So earlier this week, I announced to my family that we were going to have a vegetarian meal a la Vilna. I bought a head of cauliflower, per the recipe. ("One head of cauliflower to feed, like, four people? Seriously?!") Secretly I had a meat back-up, ready to go, assuming contra Fania that the cauliflower so-called cutlet would mostly amount to a side. 

Like all of the recipes in the book, even with Eve Jochnowitz's updates, there's a charming -- or scary -- old-fashioned vagueness to the instructions. "Cook a cut-up large head of cauliflower in salted water and push through a food mill or puree in a food processor."Cook for how long? In how much water? And puree to what consistency?
You're just going to have to wing it. And so I did -- including adding grated fontina cheese to the mixture, and garnishing with chopped fresh parsley and lemon slices, none of which Fania specified. The result, truly, was astonishing. (I have replicated my cooking instructions below, which are more specific than Fania's.)
Served with a side salad, the "cutlets" -- which I renamed "schnitzel" -- made for more than a filling supper. Moreover you could eat two or even three guiltlessly, unlike say a veal or chicken schnitzel.  I quietly put away my meat back-up meal in the refrigerator. Fania won her point -- and also emboldened me to explore this style of eating further.

Serves four.

1 large head of cauliflower
2 tbs unsalted butter, melted, plus more for frying
4 tbs bread crumbs, plus more for breading
3 eggs
3/4 cup grated fontina or gruyere cheese
Salt, freshly ground pepper to taste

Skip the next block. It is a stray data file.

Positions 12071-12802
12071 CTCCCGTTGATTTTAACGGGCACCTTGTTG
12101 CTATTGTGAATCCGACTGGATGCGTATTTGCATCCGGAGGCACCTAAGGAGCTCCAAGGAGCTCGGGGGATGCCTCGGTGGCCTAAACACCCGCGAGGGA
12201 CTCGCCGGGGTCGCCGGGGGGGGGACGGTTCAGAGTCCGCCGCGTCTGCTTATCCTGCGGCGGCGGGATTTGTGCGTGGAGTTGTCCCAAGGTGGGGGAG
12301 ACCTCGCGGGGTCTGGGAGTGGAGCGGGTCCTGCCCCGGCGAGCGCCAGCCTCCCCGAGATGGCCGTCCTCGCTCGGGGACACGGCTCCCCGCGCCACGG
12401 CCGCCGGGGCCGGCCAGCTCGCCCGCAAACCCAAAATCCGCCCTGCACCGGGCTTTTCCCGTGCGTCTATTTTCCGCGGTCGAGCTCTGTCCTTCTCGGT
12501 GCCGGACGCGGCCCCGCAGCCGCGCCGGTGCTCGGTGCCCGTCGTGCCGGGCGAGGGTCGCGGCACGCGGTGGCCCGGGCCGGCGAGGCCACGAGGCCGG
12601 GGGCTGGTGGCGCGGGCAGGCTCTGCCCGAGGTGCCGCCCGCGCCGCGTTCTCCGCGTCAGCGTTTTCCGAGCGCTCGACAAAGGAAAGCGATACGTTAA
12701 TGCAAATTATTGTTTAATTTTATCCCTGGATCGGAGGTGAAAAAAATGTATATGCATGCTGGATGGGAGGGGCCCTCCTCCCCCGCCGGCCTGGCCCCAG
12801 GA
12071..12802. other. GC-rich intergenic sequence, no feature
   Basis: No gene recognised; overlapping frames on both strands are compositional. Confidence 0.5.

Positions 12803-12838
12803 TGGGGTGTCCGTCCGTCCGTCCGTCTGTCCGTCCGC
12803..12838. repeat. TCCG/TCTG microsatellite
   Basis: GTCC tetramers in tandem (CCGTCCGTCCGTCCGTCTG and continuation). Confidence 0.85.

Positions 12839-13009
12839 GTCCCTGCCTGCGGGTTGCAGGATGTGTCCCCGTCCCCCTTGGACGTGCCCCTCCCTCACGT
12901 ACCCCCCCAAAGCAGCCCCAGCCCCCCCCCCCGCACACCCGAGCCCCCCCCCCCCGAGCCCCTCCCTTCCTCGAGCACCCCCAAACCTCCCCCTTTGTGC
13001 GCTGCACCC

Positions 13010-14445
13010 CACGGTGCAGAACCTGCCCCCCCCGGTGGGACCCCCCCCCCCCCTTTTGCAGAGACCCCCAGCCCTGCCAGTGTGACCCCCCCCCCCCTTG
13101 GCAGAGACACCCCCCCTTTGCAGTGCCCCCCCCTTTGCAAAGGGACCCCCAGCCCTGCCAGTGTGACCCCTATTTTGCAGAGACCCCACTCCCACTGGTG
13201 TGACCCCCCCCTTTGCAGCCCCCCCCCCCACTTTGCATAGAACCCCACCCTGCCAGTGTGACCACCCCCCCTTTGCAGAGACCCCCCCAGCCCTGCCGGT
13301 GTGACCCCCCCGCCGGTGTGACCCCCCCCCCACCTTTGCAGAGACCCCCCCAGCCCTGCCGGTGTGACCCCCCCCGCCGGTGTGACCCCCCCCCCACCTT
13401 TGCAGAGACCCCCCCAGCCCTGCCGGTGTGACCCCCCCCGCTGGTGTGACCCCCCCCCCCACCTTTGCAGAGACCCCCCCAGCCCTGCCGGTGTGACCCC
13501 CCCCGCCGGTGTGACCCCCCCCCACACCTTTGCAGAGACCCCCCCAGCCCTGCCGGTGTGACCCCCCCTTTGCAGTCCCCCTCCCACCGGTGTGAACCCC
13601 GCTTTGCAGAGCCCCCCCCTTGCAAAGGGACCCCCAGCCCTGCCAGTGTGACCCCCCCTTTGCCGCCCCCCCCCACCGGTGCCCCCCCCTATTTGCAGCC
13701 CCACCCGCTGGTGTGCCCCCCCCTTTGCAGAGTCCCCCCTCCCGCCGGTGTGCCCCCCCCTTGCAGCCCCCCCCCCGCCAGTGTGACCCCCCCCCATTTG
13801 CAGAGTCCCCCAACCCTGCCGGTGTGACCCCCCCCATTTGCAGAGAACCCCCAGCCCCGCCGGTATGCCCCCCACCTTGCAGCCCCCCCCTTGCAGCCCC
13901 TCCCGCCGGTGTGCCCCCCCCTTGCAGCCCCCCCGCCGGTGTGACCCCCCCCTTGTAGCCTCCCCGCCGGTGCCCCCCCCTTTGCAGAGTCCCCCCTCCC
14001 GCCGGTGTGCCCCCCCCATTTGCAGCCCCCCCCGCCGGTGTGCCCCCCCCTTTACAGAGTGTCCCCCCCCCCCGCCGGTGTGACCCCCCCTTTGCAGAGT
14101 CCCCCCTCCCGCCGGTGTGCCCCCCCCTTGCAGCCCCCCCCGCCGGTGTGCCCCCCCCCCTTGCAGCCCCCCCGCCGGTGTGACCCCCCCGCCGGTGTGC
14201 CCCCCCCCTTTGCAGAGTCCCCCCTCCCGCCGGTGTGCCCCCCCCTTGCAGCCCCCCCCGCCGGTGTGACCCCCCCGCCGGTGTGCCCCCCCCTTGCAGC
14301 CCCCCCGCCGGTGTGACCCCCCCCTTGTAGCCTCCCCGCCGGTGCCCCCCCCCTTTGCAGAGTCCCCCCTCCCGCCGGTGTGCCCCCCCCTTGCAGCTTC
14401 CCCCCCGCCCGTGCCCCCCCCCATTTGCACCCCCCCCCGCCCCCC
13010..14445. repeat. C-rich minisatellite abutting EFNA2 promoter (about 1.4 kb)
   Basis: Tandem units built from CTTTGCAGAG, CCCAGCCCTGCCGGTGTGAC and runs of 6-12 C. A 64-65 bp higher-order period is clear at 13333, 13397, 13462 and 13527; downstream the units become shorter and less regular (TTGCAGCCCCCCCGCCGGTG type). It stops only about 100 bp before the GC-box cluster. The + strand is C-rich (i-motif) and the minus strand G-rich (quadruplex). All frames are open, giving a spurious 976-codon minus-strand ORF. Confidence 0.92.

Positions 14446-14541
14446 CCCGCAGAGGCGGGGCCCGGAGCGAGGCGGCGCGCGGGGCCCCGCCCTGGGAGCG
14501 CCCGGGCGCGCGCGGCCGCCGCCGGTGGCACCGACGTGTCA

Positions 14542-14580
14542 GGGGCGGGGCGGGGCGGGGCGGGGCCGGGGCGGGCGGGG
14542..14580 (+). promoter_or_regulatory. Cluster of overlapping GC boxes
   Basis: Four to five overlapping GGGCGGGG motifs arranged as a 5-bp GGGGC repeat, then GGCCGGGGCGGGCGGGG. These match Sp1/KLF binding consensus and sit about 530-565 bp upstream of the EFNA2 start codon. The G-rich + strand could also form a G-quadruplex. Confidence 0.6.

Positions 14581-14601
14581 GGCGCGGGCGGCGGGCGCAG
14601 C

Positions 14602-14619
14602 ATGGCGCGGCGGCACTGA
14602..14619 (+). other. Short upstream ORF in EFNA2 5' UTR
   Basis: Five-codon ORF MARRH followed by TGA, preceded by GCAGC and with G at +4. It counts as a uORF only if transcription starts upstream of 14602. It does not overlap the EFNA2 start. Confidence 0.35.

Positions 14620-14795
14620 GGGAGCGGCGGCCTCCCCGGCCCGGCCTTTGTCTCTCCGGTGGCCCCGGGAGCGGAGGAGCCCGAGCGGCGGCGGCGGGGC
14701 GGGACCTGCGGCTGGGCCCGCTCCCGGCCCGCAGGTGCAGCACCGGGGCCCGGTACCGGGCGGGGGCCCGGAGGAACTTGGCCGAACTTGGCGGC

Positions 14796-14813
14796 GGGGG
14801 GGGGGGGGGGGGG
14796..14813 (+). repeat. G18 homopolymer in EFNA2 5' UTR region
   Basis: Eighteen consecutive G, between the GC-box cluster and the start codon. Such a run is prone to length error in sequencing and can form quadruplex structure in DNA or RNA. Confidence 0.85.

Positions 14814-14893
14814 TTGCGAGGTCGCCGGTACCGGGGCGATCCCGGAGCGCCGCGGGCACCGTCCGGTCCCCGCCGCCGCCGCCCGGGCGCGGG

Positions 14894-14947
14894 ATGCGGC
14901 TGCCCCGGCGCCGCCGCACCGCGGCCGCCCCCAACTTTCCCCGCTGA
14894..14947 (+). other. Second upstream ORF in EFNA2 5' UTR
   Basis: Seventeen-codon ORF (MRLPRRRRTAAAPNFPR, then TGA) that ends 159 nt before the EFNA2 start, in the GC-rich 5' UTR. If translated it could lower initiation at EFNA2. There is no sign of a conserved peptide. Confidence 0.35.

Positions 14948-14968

Fresh lemon slices and chopped parsley for garnish

Bring a large pot of water to boil. Trim the cauliflower and cut a large X in its stem. Cover and cook until the cauliflower is just tender, approximately 5-7 minutes. Let cool enough to handle and cut up in large chunks. 

Place the cauliflower in a food processor and chop it up into fine pieces that can be easily molded into patties. Add the processed cauliflower to a large bowl and mix in the melted butter, bread crumbs, grated cheese, and 2 eggs. Season generously with salt and pepper. Gently whisk the third egg and put it in a second bowl. Pour bread crumbs on to a separate plate. Now form the cauliflower mixture into hamburger-shaped patties, dipping each one first in the whisked egg and then the bread crumbs to coat.

Meanwhile in a large heavy skillet, preferably cast iron, melt approx. 2-3 tablespoons of butter over medium high heat. Add 2-3 patties but do not crowd them. Brown each side well and then move to a warm serving platter. Continue adding more patties to the pan and cooking them the same way, adding more butter if necessary. The amount of patties you end up depends on the size of the patties you make. Mine were about the size of medium hamburger patties, and the recipe resulted in about six. Garnish with the lemon slices and chopped parsley.

Fania suggests you serve these with stewed carrots. A fresh green salad would also work perfectly.